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Type: Journal article
Title: A double-blind, randomized, placebo-controlled pilot trial to determine the efficacy and safety of ibudilast, a potential glial attenuator, in chronic migraine
Author: Kwok, Y.
Swift, J.
Gazerani, P.
Rolan, P.
Citation: Journal of Pain Research, 2016; 9:899-907
Publisher: Dove Medical Press
Issue Date: 2016
ISSN: 1178-7090
Statement of
Yuen H Kwok, James E Swift, Parisa Gazerani, Paul Rolan
Abstract: BACKGROUND: Chronic migraine (CM) is problematic, and there are few effective treatments. Recently, it has been hypothesized that glial activation may be a contributor to migraine; therefore, this study investigated whether the potential glial inhibitor, ibudilast, could attenuate CM. METHODS: The study was of double-blind, randomized, placebo-controlled, two-period crossover design. Participants were randomized to receive either ibudilast (40 mg twice daily) or placebo treatment for 8 weeks. Subsequently, the participants underwent a 4-week washout period followed by a second 8-week treatment block with the alternative treatment. CM participants completed a headache diary 4 weeks before randomization throughout both treatment periods and 4 weeks after treatment. Questionnaires assessing quality of life and cutaneous allodynia were collected on eight occasions throughout the study. RESULTS: A total of 33 participants were randomized, and 14 participants completed the study. Ibudilast was generally well tolerated with mild, transient adverse events, principally nausea. Eight weeks of ibudilast treatment did not reduce the frequency of moderate to severe headache or of secondary outcome measures such as headache index, intake of symptomatic medications, quality of life or change in cutaneous allodynia. CONCLUSION: Using the current regimen, ibudilast does not improve migraine with CM participants.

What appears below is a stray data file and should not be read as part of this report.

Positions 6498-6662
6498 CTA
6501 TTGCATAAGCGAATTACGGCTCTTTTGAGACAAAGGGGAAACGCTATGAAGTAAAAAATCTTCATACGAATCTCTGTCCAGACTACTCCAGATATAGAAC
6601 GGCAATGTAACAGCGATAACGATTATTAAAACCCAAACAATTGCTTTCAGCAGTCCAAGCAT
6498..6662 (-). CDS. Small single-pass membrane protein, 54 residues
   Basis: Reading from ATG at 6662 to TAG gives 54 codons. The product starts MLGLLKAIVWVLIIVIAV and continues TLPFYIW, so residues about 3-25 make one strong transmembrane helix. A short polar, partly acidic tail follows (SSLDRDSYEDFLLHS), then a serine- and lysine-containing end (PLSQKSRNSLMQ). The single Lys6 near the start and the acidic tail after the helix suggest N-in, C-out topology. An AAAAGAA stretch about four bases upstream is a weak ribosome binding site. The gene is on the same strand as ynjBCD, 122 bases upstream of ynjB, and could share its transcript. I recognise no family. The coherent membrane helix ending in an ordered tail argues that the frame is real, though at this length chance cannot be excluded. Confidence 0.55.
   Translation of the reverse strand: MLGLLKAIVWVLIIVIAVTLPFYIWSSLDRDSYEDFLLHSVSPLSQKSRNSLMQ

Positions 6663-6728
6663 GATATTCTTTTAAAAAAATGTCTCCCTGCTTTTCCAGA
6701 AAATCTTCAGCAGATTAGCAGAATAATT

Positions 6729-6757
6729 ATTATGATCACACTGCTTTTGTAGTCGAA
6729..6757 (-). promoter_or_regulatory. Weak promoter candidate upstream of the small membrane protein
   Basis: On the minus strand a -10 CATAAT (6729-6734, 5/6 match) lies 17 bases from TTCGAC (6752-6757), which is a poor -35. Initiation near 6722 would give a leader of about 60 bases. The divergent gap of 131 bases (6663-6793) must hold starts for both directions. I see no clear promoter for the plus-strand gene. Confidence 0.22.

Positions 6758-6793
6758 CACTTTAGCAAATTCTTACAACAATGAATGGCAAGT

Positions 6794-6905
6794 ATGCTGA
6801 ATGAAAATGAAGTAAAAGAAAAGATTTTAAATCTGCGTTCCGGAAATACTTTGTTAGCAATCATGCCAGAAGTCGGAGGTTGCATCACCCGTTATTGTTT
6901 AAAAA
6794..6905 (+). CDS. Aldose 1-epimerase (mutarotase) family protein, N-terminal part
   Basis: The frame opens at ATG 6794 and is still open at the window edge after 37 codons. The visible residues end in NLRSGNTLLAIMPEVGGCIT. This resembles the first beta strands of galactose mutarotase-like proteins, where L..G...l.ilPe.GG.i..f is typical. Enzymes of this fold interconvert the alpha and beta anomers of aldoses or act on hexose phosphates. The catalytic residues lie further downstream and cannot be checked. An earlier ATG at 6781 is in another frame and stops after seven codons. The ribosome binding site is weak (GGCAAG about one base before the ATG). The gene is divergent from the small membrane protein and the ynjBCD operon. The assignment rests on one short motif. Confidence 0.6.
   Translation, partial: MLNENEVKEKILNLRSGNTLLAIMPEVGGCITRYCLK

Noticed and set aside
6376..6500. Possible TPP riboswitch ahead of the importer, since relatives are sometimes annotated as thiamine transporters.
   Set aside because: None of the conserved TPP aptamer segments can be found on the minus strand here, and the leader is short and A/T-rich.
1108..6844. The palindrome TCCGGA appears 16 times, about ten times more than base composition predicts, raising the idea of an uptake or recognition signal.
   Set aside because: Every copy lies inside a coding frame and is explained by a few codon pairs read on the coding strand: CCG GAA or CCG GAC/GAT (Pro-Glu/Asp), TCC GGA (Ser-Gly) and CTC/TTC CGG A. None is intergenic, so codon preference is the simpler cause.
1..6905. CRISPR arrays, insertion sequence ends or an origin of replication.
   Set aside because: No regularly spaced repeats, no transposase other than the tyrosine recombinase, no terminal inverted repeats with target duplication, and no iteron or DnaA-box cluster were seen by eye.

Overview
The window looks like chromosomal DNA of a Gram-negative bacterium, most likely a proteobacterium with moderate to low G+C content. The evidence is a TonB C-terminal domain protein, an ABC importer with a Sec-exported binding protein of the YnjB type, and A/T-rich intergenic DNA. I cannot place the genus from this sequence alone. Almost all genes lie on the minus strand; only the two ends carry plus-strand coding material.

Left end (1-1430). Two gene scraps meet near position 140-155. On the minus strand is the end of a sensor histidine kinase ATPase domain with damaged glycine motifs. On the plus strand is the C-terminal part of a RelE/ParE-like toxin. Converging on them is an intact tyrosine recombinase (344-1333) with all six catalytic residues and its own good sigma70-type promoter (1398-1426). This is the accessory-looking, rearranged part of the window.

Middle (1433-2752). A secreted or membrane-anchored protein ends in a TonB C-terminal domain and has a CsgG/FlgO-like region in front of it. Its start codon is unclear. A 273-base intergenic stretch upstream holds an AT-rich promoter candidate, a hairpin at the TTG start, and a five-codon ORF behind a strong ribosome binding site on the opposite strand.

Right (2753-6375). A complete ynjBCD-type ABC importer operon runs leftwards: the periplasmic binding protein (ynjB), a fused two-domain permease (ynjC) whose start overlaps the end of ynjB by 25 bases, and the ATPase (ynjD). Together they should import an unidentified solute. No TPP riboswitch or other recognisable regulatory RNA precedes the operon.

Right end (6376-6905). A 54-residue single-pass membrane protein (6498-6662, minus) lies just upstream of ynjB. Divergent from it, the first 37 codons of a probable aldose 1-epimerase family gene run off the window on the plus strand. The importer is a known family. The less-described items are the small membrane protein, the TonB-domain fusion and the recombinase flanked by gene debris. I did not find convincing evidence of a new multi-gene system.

Keywords: chronic migraine
immune system
Rights: © 2016 Kwok et al. This work is published and licensed by Dove Medical Press Limited. The full terms of this license are available at php and incorporate the Creative Commons Attribution – Non Commercial (unported, v3.0) License ( By accessing the work you hereby accept the Terms. Non-commercial uses of the work are permitted without any further permission from Dove Medical Press Limited, provided the work is properly attributed. For permission for commercial use of this work, please see paragraphs 4.2 and 5 of our Terms (
DOI: 10.2147/JPR.S116968
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